You know, during Lent we are asked to simplify our lives, refocus on what matters most, repent and bring more charity into the world. Lent also reminds us, as do the readings today, that our relationship with God has been a journey with many twists, turns and probably our share of setbacks. But the good news is that Lent ends with Easter which is the culmination of our faith and repair of humankind’s relationship with God. That which was damaged in the Garden of Eden is repaired through the cross.
That all sounds great, but what practically are we to do to make Lent meaningful? We may give up sweets each year and try to do good, but it feels as though we are doing the same thing every Lent. What’s different this year? I am glad you asked! We are just in the first weekend of Lent so let’s talk about taking an important first step that I would summarize with the following:
We cannot prepare without first making sure we repair.
What do we need to repair in our lives to set things straight, to get back on track? Is something off-track in our relationships with people in our lives and thus with God? A real review of how we live our lives is called for, and an honest and maybe difficult assessment is needed.
I think God is asking us to look deeper into our lives to understand where we are in relationship to what is truly important. Maybe a few questions can help us assess. What do we truly crave in our lives? Do we crave attention, power and respect? Is it more about me and my pride and less about God in my life? What about the temptation of stuff, money and what others have? Envy and jealousy rear its ugly head. Left unchecked, these temptations can become a source of worship in our lives; we pursue them and forget about where God is in all this.
So, during Lent, what do we do prepare for Easter? By taking stock. Taking stock of what we think is important in our lives and making changes to those priorities when they are out of whack. Taking stock of what we worship and why. Taking stock of how we, or if we, bring love into the world. With that done, we need to not just vow to do better, Lent asks us to repair our wrongs.
- Make amends to those we’ve estranged
- Admit our failure to love
- Face our grudges and hatred
- And ask for forgiveness
I’d like to bring up the Sacrament of Reconciliation and all the reasons (excuses) of why we don’t come to Confession.
We all have excuses, I mean reasons, about why we don’t make the time to hit confession during Lent. Let’s see if any of these sounds familiar…
“My sins are not really that bad, it’s no big deal.”
“It’s embarrassing to list off my personal faults and times I have messed up to a priest. The next time I see that priest, they will remember what I said.”
“I don’t have time.”
“I confess my sins to God directly, I don’t need to go to Confession.”
When we look frankly at our favorite reason, they look pretty weak don’t they? Especially during Lent when we know we are supposed to be repenting!! The argument for Confession is simple, powerful and straightforward.
First, Reconciliation (Confession) is a Sacrament. What do we receive each and every time we partake in one of the Sacraments of the Church? God’s Grace! Every time we go! And we all know we need His Grace in our lives! There are only seven Sacraments available to us, and some of them, like Baptism and Confirmation… we can only do once so why not receive His Grace via Sacraments that we can choose to receive any time!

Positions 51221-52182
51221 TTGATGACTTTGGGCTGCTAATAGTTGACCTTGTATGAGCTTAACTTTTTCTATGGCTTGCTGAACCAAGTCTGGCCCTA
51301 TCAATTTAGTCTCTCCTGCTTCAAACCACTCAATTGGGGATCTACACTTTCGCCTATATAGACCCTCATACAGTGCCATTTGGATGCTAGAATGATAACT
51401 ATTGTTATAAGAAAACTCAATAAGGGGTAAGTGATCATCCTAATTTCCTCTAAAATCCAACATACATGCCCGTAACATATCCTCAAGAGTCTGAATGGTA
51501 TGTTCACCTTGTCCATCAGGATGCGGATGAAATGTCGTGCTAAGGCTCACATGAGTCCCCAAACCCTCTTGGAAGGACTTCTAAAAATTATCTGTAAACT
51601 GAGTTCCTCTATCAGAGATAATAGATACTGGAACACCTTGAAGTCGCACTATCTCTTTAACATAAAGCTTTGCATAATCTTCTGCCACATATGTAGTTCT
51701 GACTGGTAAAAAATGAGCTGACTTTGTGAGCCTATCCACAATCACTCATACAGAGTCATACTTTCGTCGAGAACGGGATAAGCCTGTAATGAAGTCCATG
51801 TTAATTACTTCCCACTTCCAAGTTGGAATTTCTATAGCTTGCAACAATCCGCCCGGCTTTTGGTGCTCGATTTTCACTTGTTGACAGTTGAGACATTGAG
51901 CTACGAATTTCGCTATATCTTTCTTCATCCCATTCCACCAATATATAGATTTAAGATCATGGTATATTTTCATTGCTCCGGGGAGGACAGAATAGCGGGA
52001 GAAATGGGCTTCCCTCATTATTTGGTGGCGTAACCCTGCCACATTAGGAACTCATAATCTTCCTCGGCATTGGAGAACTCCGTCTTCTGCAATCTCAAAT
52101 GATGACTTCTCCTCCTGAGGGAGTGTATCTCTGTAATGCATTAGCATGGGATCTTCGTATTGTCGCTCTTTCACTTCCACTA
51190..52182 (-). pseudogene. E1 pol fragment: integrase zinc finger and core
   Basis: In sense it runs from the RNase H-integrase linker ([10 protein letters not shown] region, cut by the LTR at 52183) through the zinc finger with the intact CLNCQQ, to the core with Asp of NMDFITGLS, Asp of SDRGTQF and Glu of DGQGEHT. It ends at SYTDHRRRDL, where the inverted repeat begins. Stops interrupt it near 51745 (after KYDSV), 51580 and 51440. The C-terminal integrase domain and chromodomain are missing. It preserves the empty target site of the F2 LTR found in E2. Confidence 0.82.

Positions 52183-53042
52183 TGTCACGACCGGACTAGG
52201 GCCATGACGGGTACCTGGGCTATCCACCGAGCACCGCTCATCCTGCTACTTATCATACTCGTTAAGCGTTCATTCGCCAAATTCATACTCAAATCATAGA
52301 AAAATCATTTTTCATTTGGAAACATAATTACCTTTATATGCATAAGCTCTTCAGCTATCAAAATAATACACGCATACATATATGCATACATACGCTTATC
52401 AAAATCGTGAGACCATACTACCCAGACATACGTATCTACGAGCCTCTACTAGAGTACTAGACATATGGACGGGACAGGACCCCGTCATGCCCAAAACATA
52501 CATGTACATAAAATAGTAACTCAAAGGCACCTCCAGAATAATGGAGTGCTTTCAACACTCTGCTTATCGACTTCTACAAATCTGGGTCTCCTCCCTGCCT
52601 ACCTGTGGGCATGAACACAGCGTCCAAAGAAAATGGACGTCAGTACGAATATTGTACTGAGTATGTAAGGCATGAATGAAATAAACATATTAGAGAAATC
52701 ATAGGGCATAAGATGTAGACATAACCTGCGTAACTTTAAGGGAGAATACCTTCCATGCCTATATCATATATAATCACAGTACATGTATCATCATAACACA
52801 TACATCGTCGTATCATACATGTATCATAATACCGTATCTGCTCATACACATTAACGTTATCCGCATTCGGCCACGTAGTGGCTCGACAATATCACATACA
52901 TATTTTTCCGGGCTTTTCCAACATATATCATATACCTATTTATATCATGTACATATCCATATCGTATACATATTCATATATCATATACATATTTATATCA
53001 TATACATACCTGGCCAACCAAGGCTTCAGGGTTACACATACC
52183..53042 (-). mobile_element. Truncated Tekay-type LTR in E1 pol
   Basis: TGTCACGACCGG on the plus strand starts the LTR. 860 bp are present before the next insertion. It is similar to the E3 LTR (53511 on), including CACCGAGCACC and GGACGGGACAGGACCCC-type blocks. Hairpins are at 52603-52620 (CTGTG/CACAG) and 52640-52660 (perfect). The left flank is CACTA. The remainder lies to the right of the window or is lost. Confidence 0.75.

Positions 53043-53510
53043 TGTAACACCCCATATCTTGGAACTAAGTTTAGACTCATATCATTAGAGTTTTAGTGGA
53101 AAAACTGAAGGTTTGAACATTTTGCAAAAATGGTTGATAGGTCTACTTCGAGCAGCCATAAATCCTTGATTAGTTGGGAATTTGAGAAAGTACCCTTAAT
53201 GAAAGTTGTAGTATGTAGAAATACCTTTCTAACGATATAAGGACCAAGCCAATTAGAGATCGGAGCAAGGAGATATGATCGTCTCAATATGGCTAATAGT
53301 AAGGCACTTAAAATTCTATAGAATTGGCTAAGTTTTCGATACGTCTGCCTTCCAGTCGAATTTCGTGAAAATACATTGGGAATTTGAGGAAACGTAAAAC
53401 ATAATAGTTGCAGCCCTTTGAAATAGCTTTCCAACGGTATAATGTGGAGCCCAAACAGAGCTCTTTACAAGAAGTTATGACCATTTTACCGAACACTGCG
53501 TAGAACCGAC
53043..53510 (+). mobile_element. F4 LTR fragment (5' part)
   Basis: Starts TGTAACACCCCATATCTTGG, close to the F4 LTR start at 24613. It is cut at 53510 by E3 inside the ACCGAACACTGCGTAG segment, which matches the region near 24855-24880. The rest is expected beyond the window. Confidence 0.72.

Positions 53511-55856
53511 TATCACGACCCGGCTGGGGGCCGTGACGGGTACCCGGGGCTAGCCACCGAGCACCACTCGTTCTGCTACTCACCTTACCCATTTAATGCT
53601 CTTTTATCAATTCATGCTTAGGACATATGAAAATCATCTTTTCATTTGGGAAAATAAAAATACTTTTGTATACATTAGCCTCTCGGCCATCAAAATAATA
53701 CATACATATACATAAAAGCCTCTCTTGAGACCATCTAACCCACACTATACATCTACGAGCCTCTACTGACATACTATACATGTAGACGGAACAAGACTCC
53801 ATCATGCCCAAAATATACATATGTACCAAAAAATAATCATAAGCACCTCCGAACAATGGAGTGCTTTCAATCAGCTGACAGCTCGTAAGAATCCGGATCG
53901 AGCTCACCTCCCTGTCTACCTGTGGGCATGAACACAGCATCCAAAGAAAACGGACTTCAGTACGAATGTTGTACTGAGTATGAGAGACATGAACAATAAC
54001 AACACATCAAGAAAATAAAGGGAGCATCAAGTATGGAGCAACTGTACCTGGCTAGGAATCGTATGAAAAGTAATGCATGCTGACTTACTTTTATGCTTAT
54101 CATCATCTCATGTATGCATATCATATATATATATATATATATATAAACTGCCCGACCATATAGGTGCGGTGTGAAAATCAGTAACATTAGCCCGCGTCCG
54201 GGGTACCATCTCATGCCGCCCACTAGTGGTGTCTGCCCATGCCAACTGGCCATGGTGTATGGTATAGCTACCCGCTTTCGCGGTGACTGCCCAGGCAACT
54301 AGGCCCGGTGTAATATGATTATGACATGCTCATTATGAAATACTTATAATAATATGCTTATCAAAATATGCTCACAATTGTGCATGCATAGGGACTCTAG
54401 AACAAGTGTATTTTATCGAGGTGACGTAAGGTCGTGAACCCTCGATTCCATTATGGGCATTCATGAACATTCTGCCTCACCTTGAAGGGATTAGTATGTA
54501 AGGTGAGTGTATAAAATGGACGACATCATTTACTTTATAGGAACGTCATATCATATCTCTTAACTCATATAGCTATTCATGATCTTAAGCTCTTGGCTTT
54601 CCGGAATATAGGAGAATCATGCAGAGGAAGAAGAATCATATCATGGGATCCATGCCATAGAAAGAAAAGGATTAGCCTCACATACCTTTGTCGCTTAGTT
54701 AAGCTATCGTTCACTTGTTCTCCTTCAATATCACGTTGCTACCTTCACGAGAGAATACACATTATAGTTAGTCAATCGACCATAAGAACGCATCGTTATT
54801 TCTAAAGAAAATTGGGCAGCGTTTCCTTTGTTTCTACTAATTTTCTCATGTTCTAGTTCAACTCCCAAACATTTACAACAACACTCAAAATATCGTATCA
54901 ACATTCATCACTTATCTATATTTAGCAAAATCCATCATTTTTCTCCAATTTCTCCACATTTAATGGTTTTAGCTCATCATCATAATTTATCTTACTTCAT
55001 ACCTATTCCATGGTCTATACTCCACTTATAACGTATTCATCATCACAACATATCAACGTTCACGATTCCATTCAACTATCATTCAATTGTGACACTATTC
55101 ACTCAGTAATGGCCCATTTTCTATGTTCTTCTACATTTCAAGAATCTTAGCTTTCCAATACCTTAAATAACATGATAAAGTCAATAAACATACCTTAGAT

Second, Reconciliation heals us. When we carry sin within us, it is a weight and it can gnaw at us the longer we keep it. Confessing to our Father through the Priest heals that wound and releases that weight we have carried. I guarantee you that after Confession, you will feel relief and life.
Third, Reconciliation repairs and strengthens our relationship with Jesus and puts us on His path towards salvation. That’s what Jesus wants and why He is so happy that we have come to this Sacrament because we are telling Him we want to be in heaven with Him forever!
And fourth, going to Confession strengthens us to avoid sin in the future. I know I need that strength to resist sin. How about you?
When I read about the saints or think about a really holy person I know, they are always going to confession. Why the heck are they going to Confession? They are the holiest person I know! And I say, exactly. Are they holy people who choose to go to Confession, or do they go to Confession to become Holy?
Going back to the “reasons” why we don’t go to Confession…that the priest will remember my confession and that’s embarrassing. So, a true story here: during my Diaconate formation, I was talking to a priest once and he told me that he estimates he had heard over 10,000 confessions in his time as a priest. 10,000! He is not going to remember my confession out of the 10,000! But more importantly, we need to remember that the priest is the instrument through which we talk to God about our sins, that is who we are really talking to. And you may be surprised, in Confession, God talks to us through the priest.
So, let’s make a vow to get to Reconciliation at least once during Lent. That is how we repair and that is how we prepare.